Washington State cherry and soft fruit growers will likely receive ballots in December so they may vote a second time on a special assessment to fund research at Washington State University.
In the fall of 2011, Washington tree fruit growers were asked to support an additional assessment, equivalent to what they now pay. Apple and pear growers said yes and began to pay $1 a ton this year. But only 44 percent of cherry growers said yes to their $4 a ton assessment, and it failed to pass.
The Washington Tree Fruit Research Commission’s board voted unanimously in April to try again, and now the process has been set in motion. The Research Commission, which would collect the assessments, made its decision based on a recommendation from the Washington State Fruit Commission.
Fruit Commission board members attributed the lack of cherry grower support to an incomplete mailing list and a lack of information about why the funds were necessary. It asked that an educational campaign be conducted to explain to growers how the funds would be used.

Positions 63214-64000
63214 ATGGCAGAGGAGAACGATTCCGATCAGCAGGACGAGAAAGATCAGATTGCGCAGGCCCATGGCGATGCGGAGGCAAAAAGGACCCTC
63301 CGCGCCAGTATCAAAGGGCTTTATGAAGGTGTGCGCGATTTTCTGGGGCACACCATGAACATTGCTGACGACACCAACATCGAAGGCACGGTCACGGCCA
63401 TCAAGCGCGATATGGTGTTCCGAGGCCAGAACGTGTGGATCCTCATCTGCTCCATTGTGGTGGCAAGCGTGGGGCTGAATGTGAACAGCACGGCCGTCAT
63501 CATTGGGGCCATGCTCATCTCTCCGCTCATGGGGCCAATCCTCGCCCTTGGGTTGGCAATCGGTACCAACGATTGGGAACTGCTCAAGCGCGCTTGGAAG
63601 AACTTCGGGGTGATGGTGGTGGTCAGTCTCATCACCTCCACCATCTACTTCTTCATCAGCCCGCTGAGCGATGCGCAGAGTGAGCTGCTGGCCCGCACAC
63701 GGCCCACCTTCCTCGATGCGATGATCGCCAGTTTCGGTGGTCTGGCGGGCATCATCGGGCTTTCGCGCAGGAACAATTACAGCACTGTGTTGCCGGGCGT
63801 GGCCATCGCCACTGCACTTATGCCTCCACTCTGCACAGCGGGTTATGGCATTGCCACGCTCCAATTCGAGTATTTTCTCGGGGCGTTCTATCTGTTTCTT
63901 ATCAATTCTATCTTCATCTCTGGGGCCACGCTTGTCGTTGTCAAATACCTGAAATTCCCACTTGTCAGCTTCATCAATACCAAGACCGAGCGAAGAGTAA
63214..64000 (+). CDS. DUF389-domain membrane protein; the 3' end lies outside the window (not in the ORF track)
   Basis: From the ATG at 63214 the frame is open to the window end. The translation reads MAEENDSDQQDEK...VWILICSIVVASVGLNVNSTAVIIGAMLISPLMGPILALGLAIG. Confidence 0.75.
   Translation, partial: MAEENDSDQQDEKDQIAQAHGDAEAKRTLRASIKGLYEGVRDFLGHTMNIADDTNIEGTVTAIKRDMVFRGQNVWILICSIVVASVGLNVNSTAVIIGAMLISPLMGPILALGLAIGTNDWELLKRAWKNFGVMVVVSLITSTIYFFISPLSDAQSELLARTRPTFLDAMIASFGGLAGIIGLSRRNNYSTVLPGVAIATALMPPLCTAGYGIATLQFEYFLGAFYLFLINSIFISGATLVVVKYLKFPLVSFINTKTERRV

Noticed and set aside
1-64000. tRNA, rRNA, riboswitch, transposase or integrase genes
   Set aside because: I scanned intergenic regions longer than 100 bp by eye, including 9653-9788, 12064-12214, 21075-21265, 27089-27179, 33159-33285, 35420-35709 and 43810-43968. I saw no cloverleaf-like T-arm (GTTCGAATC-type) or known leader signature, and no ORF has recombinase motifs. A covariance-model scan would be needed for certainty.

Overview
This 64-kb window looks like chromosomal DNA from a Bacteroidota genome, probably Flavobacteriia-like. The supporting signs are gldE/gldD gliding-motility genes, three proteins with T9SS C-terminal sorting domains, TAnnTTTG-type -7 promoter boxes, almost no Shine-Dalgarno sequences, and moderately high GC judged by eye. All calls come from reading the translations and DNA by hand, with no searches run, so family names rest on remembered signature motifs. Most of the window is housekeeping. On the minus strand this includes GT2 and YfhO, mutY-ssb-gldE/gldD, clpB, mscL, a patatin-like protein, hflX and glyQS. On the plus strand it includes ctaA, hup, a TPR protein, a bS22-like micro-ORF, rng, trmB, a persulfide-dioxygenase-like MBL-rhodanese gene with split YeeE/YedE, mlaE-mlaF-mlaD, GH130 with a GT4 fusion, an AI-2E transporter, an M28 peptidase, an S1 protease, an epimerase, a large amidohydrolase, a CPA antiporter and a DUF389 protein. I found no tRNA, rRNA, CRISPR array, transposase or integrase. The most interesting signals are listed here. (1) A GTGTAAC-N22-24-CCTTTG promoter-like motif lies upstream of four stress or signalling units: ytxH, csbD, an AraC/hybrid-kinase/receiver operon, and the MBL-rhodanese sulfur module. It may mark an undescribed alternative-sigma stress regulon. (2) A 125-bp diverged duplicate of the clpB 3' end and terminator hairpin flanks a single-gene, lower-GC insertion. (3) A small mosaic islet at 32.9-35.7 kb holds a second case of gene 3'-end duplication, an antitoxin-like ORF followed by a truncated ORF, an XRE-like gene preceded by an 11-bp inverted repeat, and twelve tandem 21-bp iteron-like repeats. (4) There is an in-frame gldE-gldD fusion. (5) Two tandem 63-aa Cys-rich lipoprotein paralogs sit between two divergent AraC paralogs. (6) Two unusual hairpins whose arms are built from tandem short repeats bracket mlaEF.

Jake Gutzwiler, quality control supervisor at Stemilt and chair of the tree fruit campaign committee, said the cherry industry is being asked to raise $5 million over about eight years. That would fill out the original $32 million funding package.
The plan is to endow six research chairs at Washington State University with $12 million, six new extension positions with $12 million, and create an $8 million endowment for research orchard operations.